This event, co-sponsored by Council on Global Terrorism, Georgetown University's Center for Peace and Security Studies and the Center's Middle East Program, is part of International Security Studies' ongoing Terrorism and Homeland Security Forum.
For terrorist groups, such as Al Qaeda, the ability to raise, launder, transfer, store, and gain access to funds is essential. Since the September 11 attacks, combating the financing of terrorism (CFT) has been a strategic priority for the U.S. government. Matthew Levitt, the former head of the Treasury Department's terrorism and financial intelligence branch and co-author of a recent study on this issue by the Washington Institute for Near East Policy, discussed the role of this important tool as part of a comprehensive counter-terrorism strategy and the impact of the changing global terrorist threat on terrorist financing.
Levitt observed that after every major terrorist attack, the utility of financial investigative tools has been reaffirmed. Financial data provided essential leads to investigators after the 9/11 attacks, as well as the bombings in Madrid (2004) and London (2005). The ability to track and hold accountable those who might be inclined to support financially terrorist groups can have a deterrent effect. Linking money flows to specific individuals can provide essential preventive intelligence. Although terrorism does not require large sums (the 9/11 plot cost about $500,000), it nonetheless requires some money. Levitt underscored the importance of CFT as a disruptive tool that makes it more difficult for terrorists to travel or procure the materiel to mount an attack. By "constricting the operating environment," CFT is an essential component of a counter-terrorism strategy.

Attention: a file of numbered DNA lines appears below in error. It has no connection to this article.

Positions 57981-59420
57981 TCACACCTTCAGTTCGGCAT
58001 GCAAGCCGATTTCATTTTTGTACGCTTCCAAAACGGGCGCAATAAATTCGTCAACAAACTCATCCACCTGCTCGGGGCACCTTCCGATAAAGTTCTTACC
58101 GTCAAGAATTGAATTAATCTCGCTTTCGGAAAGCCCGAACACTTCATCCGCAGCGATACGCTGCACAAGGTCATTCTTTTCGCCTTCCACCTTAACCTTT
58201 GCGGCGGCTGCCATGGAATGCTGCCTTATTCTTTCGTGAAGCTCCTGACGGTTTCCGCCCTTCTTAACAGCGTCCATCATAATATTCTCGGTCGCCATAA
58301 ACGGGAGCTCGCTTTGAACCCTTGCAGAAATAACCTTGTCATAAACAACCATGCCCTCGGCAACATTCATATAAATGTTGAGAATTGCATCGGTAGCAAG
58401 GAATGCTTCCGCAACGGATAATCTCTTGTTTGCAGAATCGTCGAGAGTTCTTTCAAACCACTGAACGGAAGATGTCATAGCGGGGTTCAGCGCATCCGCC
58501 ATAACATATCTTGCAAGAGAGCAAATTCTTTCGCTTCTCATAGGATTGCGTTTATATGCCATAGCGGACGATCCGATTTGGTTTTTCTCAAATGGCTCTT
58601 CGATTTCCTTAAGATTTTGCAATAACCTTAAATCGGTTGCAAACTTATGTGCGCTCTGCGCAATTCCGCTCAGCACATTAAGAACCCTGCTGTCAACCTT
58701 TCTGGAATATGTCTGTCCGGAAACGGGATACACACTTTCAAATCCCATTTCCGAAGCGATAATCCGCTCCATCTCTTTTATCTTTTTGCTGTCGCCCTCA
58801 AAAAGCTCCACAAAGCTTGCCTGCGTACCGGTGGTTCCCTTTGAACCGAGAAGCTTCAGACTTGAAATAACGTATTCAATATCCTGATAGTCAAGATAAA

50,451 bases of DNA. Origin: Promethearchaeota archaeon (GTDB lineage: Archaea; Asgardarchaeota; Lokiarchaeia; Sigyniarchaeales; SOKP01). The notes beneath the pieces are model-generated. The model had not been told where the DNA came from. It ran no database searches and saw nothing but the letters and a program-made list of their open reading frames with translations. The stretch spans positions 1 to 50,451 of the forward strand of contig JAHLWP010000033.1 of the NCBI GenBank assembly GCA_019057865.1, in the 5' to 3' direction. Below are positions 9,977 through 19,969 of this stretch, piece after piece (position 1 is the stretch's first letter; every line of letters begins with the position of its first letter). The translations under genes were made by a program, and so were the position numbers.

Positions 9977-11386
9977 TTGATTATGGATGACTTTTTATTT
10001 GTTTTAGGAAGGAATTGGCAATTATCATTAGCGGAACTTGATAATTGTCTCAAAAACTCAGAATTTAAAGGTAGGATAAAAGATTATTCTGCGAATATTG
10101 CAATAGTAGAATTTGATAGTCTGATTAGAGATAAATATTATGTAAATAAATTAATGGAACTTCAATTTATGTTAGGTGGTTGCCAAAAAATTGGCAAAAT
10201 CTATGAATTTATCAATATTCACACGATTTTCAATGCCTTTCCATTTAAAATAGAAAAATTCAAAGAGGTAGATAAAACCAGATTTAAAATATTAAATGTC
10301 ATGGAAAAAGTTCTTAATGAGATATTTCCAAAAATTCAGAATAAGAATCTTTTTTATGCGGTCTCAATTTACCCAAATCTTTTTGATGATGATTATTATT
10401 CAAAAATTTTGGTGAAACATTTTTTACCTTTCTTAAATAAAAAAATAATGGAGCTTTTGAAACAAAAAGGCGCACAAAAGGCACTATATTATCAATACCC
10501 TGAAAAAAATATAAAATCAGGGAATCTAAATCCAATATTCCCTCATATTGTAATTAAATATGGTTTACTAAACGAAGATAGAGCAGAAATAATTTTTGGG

Levitt argued that the traditional metrics of CFT – how much money has been frozen, and how many entities have been designated – is misleading. As the character of the terrorist threat evolves, the key to successful CFT is to target the chokepoints: the "key nodes in matrix of terror financing" – for example, where financial and logistical support networks interest. In mounting an effective strategy, counter-terrorism officials need to understand how these ad hoc relationships (often based on personal connections with no official or institutional links) work. "The overall strength and effectiveness of the war on terror," Levitt stated, "is undermined by the failure to appreciate these overarching connections." He advocated greater engagement between the public and private sectors to increase and improve information-sharing.
In fashioning a comprehensive counter-terrorism strategy (in which constricting the operating environment through CFT is one dimension), Levitt stressed the importance of distinguishing between terrorist operatives and supporters. The latter should be the target of a counter-radicalization strategy – the "battle of ideas" – to separate them from hardcore radicals intent on perpetrating terrorist attacks.